A monthly look at history of the Base campus of the Central Ohio Aerospace and Technology Center  

Gone are the Tracks.
The above photo is from November 1973 Olmsted Orbiter.
November 2008

It's been 15 years ago that Newark AFB learned of its pending closure, 43 years since the base's newspaper, On Target, was first published, and over 45 years since the establishment of a guidance and metrology operation in Heath. From a complete collection of On Target newspapers and other archives, the Port Authority's Bill Wright creates a month-by-month look at The Base through the years.

One Year Ago - November 2007
45-Years of Newark Air Force Station Marked. With little fanfare, the anniversary of the official start-up of the Newark Air Force Station was marked. It was November 1962 when the facilities in Heath, which were converted for use as metrology labs and as an inertial guidance system repair depot, took their name and officially opened.

5 Years Ago - November 2003
COATC Weather Station Up and Running. A new weather station at COATC is producing real-time weather information specific to the campus. In addition to helping the Port Authority and its snow removal contractor battle Mother Nature this winter, the station information is available to COATC personnel and visitors 24/7 on-line. The Weather Station remains the most popular feature of the onthebase.com website.

10 Years Ago - November 1998
Heath Rec Center Open for Business. The City of Heath held its Grand Opening for their recreation facility here on the COATC campus. The City continues to lease the facility from the Port Authority free of charge.

15 Years Ago - November 1993
Base closure office created at AGMC. The office function, unlike the Base Transition Office, was basically internal in nature. Just as the Base Transition Office was the go-between for the local community, the Base Closure Office was concerned with work that involves base property and function. The staff of the Base Closure Office included; Millie Litteral, Jim Hampton and Arnold Smalley.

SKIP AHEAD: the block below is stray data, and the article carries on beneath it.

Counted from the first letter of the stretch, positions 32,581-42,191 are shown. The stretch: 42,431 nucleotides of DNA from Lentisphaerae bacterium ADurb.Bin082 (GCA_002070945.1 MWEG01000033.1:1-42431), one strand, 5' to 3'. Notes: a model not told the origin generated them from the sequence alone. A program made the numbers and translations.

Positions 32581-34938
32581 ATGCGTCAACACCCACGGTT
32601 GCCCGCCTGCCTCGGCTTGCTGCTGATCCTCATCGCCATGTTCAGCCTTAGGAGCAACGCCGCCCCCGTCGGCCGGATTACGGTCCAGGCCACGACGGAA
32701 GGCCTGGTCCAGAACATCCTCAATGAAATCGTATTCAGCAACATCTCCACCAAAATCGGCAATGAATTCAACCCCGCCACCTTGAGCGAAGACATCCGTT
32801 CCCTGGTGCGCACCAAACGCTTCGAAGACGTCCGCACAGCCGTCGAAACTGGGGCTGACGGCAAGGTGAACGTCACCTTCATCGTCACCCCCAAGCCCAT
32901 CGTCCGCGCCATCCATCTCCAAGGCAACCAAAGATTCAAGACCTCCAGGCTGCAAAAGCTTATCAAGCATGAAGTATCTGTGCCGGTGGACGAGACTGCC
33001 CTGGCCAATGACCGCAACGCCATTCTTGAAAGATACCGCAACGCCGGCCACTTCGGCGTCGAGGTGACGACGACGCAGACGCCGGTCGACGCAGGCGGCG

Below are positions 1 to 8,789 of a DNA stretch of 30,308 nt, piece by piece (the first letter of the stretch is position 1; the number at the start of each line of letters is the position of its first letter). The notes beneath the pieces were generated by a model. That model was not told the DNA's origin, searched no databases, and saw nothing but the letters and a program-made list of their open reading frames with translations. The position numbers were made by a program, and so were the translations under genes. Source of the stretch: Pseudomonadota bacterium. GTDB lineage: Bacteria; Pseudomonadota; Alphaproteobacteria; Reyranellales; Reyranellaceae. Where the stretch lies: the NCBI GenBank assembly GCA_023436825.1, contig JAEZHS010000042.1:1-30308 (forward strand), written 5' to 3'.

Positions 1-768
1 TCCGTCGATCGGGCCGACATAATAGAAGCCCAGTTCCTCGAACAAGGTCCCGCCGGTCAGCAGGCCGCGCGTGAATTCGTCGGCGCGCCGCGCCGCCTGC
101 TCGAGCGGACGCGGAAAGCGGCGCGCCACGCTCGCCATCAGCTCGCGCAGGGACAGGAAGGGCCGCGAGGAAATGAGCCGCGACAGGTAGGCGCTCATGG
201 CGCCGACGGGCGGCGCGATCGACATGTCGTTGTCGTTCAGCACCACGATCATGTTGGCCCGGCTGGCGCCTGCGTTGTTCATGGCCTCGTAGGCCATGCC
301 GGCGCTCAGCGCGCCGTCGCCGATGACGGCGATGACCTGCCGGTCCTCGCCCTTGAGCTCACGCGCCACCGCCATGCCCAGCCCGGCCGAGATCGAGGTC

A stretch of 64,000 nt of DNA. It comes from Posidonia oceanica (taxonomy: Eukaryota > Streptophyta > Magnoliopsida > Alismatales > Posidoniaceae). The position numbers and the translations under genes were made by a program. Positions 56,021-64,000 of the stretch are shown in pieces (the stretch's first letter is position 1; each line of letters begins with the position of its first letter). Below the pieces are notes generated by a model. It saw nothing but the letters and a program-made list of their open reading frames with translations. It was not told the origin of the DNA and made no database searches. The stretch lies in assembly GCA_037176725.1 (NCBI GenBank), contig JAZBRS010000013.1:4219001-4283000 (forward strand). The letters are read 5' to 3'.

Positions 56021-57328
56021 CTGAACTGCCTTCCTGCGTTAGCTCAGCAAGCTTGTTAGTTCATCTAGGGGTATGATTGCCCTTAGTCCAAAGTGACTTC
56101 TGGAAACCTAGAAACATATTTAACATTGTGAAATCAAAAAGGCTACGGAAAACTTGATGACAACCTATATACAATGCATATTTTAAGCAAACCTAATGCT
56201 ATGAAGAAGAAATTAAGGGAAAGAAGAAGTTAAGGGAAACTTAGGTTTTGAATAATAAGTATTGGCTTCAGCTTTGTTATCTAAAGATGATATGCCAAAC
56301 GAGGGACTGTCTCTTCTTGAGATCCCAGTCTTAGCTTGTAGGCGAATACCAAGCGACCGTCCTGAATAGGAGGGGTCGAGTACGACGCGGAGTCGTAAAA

20 Years Ago - November 1988
ABC movie to recap Heath grad's death. An ABC television movie had special significance to a local woman, as it focused on the accident that claimed the life of her son. "Disaster at Silo 7" is a fictional movie based on the true story of a Titan II missile explosion in Damascus, Arkansas on September 19, 1980. The explosion claimed the life of SGT. David Livingston son of Betty Holler. David was the only fatality in the missile explosion, which happened just five days after the Heath graduate celebrated his 22nd birthday. Reportedly, the explosion was triggered by workmen who accidently dropped a three-pound wrench into the missile silo, where it fell 70 feet before puncturing a fuel tank. Twenty three other servicemen were injured in the blast. The movie starred Ray Baker and Peter Boyle.

25 Years Ago - November 1983
AGMC Achieves All-Time Success in CFC Campaign. The Combined Federal Campaign at Newark AFS reached its goal and went beyond to achieve an all-time high total. The six week effort concluded with contributions of $126,332. The benefactors of CFC are millions of people locally, nationally and internationally served by the many United Way, international Service, National Health and National Service Agencies.

35 Years Ago - November 1973
Gone are the Tracks. The last of the railroad tracks going into building 4 were taken up and a cement road and sidewalks were poured in the area. This area was located south of Post 3.

40 Years Ago - November 1968
USAF Approves NAFS Reorganization. Group Changes to "Center". The 2082d Inertial Guidance and Calibration group faded into Air Force history as it was replaced by the Aerospace Guidance and Metrology Center. The new name denoted higher status as a one-of-a-kind, and highly specialized, Air Force activity.

45 Years Ago - November 1963
Air Force Station Expert Plays Part in Space Test. NASA launched a satellite designed to unlock some of the weather's secrets. One phase of the project was conducted at Newark Air Force Station. The satellite called "Nimbus" would map the earth by infrared radiation and enabled forecasters to make more accurate predictions by looking inside weather fronts, storms and air currents to reveal their location, pattern, and movement. To check accuracy, NASA sent the mirror to the infrared laboratory at NAFS. The infrared laboratory was the domain of Willie Blackmon.

Some history of what happened with the "nimbus": The Nimbus satellites were meteorological research satellites designed to test atmospheric remote sensing systems. This series of satellites, perhaps more than any other, had a profound impact on the American public. With it, synoptic views of the Earth could be acquired which clearly showed weather patterns and pronounced geologic and vegetation patterns. The public, as well as scientists and resource managers, immediately grasped the utility of space based remote sensing.

Seven Nimbus spacecraft were launched into near-polar, sun-synchronous orbits beginning with Nimbus 1 on August 28, 1964.

Previous Issues
  • October 2008
  • September 2008
  • August 2008
  • July 2008
  • June 2008
  • May 2008
  • April 2008
  • March 2008
  • February 2008
  • January 2008
  • 2007 Archive
  • 2006 Archive
  • 2005 Archive

    Future Issues

  • Coming Soon: December 2008

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